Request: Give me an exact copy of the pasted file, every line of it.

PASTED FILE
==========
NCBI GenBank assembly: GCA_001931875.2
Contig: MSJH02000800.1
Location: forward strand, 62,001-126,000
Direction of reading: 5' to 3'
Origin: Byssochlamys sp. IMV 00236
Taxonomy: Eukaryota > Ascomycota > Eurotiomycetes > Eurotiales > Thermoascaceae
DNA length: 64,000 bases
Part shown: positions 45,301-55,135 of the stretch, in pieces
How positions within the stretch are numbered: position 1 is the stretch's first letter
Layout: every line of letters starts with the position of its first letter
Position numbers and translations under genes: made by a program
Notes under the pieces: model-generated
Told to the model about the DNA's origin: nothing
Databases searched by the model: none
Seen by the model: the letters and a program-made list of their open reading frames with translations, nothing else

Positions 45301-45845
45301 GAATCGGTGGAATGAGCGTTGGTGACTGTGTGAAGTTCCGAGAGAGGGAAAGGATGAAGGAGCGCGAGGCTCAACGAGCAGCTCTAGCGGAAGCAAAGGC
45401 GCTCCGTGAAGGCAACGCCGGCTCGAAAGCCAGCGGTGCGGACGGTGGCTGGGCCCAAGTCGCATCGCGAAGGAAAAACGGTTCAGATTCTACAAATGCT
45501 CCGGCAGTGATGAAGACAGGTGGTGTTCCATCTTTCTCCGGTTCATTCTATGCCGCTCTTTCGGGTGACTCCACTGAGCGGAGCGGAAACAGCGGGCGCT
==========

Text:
NCBI GenBank assembly: GCA_001931875.2
Contig: MSJH02000800.1
Location: forward strand, 62,001-126,000
Direction of reading: 5' to 3'
Origin: Byssochlamys sp. IMV 00236
Taxonomy: Eukaryota > Ascomycota > Eurotiomycetes > Eurotiales > Thermoascaceae
DNA length: 64,000 bases
Part shown: positions 45,301-55,135 of the stretch, in pieces
How positions within the stretch are numbered: position 1 is the stretch's first letter
Layout: every line of letters starts with the position of its first letter
Position numbers and translations under genes: made by a program
Notes under the pieces: model-generated
Told to the model about the DNA's origin: nothing
Databases searched by the model: none
Seen by the model: the letters and a program-made list of their open reading frames with translations, nothing else

Positions 45301-45845
45301 GAATCGGTGGAATGAGCGTTGGTGACTGTGTGAAGTTCCGAGAGAGGGAAAGGATGAAGGAGCGCGAGGCTCAACGAGCAGCTCTAGCGGAAGCAAAGGC
45401 GCTCCGTGAAGGCAACGCCGGCTCGAAAGCCAGCGGTGCGGACGGTGGCTGGGCCCAAGTCGCATCGCGAAGGAAAAACGGTTCAGATTCTACAAATGCT
45501 CCGGCAGTGATGAAGACAGGTGGTGTTCCATCTTTCTCCGGTTCATTCTATGCCGCTCTTTCGGGTGACTCCACTGAGCGGAGCGGAAACAGCGGGCGCT